• It reduces the vulnerability of the rural poor to natural disasters and climate change by ensuring disaster-resilient and energy-efficient houses.
  • It contributes to the overall economic growth and social development of the country by reducing poverty and inequality.


  • Delayed release of funds: The central and state governments often delay the release of funds to the beneficiaries, which affects their ability to start or complete the construction work on time.
  • Inadequate verification: The verification of beneficiaries based on the SECC data is often inadequate or faulty, leading to the exclusion of eligible households or the inclusion of ineligible ones.
  • Poor quality: The quality of construction is often compromised due to a lack of skilled labour, technical guidance, quality control and supervision.
  • Corruption: There are instances of corruption and misappropriation of funds at various levels of implementation, such as diversion of funds, fake beneficiaries, inflated bills and substandard materials.
  • Lack of awareness: Many beneficiaries are unaware of their entitlements, rights and responsibilities under the scheme. They also lack information on the design options, construction techniques and maintenance practices.

Possible Steps that can be taken are:

  • Streamlining the fund flow mechanism: The central and state governments should ensure the timely and adequate release of funds to the beneficiaries through direct benefit transfer (DBT) or other transparent modes.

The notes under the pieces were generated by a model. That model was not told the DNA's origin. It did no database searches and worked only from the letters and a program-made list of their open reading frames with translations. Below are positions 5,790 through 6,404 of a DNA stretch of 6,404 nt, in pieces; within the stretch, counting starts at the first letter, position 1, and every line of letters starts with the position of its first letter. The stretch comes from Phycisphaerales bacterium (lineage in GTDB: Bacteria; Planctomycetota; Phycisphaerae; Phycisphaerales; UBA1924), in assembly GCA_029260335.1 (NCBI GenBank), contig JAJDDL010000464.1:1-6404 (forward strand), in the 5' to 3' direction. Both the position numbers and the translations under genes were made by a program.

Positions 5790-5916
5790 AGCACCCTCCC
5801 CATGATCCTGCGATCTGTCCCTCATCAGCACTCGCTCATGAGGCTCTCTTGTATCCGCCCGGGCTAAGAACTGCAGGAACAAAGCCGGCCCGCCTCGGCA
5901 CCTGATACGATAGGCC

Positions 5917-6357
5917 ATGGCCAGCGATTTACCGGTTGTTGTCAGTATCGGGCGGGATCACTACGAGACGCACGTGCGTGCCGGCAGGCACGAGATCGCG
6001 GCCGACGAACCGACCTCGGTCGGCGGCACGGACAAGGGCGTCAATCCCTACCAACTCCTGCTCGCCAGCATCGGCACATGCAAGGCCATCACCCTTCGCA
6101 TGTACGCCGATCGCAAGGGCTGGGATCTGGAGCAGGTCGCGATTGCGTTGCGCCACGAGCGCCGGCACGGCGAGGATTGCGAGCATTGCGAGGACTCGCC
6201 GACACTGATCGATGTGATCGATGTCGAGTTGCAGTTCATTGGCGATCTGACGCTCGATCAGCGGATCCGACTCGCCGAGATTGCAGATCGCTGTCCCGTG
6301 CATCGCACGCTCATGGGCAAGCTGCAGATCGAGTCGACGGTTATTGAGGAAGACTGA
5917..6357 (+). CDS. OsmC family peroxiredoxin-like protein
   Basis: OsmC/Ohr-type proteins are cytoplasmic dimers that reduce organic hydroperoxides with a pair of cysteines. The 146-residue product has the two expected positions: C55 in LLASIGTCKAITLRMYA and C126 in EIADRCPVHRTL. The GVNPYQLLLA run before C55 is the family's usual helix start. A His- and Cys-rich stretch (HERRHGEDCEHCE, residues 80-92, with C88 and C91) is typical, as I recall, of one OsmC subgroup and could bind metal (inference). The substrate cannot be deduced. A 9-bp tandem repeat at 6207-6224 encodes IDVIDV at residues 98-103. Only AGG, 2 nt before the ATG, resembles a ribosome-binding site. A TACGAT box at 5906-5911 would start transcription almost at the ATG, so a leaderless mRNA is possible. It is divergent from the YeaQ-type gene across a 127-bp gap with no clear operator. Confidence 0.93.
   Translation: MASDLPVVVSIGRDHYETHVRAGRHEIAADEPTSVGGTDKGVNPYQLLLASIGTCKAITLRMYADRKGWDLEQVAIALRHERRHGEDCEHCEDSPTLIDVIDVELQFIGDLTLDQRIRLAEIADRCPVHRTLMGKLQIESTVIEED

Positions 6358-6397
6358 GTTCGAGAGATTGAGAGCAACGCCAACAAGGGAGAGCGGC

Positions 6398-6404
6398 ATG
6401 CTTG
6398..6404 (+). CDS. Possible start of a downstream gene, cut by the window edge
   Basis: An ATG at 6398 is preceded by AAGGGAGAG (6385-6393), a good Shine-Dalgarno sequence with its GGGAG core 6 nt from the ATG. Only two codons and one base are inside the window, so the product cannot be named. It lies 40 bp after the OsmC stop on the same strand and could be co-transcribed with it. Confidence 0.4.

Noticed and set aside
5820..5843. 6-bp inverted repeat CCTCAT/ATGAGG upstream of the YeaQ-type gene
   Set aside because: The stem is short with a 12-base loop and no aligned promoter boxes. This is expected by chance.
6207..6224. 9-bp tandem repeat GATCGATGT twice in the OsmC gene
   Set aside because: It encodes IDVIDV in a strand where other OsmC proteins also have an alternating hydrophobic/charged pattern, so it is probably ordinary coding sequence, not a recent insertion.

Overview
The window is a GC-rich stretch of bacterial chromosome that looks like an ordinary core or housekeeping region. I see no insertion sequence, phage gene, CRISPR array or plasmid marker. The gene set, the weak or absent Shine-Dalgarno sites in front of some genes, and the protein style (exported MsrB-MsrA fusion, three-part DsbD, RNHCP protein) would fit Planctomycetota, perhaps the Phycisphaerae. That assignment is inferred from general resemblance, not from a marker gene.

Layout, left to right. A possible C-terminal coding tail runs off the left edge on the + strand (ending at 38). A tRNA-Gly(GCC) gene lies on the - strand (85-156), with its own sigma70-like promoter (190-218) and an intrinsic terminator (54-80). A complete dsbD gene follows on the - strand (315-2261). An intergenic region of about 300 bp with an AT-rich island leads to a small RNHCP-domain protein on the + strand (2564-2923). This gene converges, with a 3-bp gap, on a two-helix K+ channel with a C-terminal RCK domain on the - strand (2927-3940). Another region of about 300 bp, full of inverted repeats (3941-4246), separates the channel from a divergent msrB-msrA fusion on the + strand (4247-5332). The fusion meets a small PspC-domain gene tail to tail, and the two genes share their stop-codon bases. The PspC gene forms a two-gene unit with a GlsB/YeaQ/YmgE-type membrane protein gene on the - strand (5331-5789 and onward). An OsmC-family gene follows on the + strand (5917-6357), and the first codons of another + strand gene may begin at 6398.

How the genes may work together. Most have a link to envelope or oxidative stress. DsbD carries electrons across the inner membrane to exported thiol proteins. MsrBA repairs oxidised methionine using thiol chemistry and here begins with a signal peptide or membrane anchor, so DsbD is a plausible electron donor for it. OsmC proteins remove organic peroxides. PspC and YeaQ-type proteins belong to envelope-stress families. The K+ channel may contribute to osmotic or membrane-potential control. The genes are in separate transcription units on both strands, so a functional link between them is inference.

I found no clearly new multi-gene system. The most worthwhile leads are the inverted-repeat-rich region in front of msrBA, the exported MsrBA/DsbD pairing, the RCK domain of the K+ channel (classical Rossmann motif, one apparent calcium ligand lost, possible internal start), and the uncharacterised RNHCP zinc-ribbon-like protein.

• Strengthening the verification process: The verification of beneficiaries should be done through multiple sources such as Aadhaar, bank accounts, gram sabha resolutions and geo-tagging.
  • Improving the quality standards: The quality standards should be strictly enforced through regular inspections, audits and feedback mechanisms. The beneficiaries should also be trained and sensitized on quality aspects.
  • Curbing corruption: Corruption cases should be promptly investigated and penalized. The grievance redressal mechanism should be made more accessible and responsive.
  • Enhancing awareness: The awareness campaigns should be intensified and diversified through various media such as print, electronic, social media and folk art. The beneficiaries should also be involved in participatory planning and monitoring of the scheme.


  • PMAY-G is a flagship scheme of the government that reflects its commitment to providing "Housing for All". The scheme not only provides shelter but also dignity and security to the rural poor. The scheme also contributes to the social and economic development of rural areas by creating employment opportunities, enhancing skills, and promoting local entrepreneurship.

Must-Read Articles:

Pradhan Mantri Awas Yojana: https://www.iasgyan.in/daily-current-affairs/pradhan-mantri-awas-yojana-3


Q. What are the main objectives and benefits of Pradhan Mantri Awas Yojana (PMAY)? What are the challenges and issues faced in its implementation? How can the scheme be improved and made more inclusive and sustainable?